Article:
High-quality data collection and analysis is vital to understanding and responding to key industry issues, including workforce supply and demand. Providers/employers – as well as workers, unions, service users, peak bodies and community groups – will have valuable insights that government can leverage.  However, the administrative burden associated with data collection and provision should be recognised and no additional stress placed on services. 

As a starting point, the Commonwealth should leverage existing data capturing mechanisms to gain workforce insights, for example through Child Care Subsidy reporting systems. Relevant data should be shared with the states and territories to promote collaboration and to explore different system levers to improve workforce outcomes. Alignment between the Commonwealth and Victorian Government workforce strategies would also support collaboration.

In addition, the Commonwealth has access to existing demographic and attendance data on for services receiving Child Care Subsidy which would be beneficial to share with states and territories.

The Commonwealth’s recent budget announcement on Guaranteeing Universal Access to Preschool, yet to be negotiated with the states and territories, will see funding tied to increased participation and school readiness. The Commonwealth should consider investing in improved IT capabilities to support states and territories increase data collection for services that do not receive Child Care Subsidy. The Commonwealth should also tread carefully in the design and implementation of any preschool outcome measures, noting the complexity of assessing school readiness, differences in child and family backgrounds, and the additional pressure or unintended consequences this may have on the early childhood education and care workforce.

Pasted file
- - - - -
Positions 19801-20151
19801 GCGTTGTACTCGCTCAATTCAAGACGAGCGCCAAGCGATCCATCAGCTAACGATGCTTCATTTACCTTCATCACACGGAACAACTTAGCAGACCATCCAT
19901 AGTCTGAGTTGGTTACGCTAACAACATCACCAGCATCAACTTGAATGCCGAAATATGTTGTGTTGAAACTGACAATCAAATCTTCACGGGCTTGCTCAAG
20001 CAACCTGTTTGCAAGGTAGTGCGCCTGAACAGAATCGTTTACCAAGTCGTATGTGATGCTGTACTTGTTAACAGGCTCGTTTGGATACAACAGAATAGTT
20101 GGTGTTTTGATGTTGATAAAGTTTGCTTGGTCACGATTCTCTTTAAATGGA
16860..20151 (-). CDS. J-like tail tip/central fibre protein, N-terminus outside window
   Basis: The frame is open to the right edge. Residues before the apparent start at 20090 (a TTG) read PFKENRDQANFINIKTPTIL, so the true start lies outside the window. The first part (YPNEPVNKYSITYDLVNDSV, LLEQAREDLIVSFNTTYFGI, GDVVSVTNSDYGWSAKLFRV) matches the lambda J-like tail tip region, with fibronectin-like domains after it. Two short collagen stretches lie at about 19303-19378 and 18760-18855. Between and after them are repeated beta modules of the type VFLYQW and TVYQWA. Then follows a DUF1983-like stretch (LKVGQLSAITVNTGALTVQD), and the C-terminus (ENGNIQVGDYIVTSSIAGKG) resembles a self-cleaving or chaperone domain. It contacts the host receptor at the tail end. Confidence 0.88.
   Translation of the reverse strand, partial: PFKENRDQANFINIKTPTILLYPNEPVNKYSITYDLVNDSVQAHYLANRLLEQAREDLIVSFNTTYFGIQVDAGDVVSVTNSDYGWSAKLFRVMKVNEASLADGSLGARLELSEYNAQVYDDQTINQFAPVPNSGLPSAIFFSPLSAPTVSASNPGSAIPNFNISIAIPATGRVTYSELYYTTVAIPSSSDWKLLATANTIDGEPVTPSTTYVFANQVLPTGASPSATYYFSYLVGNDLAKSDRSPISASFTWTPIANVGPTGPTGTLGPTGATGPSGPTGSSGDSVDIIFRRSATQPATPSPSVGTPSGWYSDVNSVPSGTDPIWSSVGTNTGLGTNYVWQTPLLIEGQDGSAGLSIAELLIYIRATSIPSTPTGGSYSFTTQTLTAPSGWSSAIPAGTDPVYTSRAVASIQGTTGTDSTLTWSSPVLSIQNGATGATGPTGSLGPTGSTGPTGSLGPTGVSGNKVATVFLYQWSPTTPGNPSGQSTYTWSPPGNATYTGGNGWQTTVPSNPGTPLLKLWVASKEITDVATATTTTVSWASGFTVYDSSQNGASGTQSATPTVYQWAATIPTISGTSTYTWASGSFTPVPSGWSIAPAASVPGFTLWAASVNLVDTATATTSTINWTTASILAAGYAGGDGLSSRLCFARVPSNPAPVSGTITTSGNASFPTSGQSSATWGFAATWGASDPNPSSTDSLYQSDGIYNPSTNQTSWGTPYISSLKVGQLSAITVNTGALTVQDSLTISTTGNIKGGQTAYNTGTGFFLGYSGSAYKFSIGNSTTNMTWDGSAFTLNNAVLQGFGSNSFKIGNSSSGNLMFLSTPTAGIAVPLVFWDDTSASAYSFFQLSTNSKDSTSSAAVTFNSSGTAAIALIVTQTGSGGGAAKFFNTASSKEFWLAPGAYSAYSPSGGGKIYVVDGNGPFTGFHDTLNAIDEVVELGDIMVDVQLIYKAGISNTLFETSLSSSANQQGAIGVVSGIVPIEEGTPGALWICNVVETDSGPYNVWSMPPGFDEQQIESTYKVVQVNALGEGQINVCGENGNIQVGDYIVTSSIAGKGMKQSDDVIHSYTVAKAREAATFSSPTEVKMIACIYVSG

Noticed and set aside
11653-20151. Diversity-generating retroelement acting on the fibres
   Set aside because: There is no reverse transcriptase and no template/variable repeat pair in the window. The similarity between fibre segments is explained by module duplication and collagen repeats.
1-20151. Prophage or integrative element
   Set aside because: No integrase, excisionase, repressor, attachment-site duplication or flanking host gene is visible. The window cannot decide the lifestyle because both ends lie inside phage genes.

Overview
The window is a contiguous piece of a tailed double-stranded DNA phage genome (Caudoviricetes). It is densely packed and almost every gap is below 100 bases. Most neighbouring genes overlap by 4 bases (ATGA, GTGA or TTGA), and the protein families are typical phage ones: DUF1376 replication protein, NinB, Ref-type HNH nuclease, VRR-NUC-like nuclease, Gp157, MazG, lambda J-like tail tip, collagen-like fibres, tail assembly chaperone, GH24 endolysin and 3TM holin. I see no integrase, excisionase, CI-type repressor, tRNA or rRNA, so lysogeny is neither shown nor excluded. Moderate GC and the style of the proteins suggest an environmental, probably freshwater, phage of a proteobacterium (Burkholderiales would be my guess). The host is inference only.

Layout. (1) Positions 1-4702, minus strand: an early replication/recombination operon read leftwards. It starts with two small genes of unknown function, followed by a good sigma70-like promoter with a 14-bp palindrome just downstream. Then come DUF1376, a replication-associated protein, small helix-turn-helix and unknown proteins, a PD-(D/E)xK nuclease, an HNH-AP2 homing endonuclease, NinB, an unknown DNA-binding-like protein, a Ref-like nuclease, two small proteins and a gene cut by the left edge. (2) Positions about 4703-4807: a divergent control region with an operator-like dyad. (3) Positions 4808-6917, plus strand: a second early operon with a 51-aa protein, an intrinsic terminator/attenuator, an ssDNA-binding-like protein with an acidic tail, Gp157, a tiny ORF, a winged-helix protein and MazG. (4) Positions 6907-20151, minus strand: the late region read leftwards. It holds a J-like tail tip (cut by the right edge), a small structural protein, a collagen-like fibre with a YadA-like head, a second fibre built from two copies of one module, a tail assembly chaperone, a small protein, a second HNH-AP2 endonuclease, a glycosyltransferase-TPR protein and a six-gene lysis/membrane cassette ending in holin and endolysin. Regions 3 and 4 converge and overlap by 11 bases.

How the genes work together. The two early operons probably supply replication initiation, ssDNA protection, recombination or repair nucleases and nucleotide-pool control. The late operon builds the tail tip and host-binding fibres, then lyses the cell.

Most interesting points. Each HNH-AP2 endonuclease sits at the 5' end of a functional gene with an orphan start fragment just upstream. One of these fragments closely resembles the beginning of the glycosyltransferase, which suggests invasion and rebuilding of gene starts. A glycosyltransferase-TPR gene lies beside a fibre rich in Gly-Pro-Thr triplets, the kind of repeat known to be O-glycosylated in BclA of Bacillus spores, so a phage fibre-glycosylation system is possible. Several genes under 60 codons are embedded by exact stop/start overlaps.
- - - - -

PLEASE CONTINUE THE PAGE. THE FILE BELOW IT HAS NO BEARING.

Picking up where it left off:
This submission was prepared by Talisha Ohanessian and authorised by VCOSS CEO Emma King. For enquiries please contact Deborah Fewster at deborah.fewster@vcoss.org.au.


[1] NCVER, Australian vocational education and training statistics: completion and attrition rates for apprentices and trainees 2019, July 2020.

[2] Victorian Council of Social Service, TAFE: Accessible for all. VCOSS submission to the inquiry into Access to TAFE for learners with disability, October 2020.

[3] NCVER, Focus on Micro-credentials, December 2018, <https://www.voced.edu.au/focus-micro-credentials>, accessed 28 May 2020.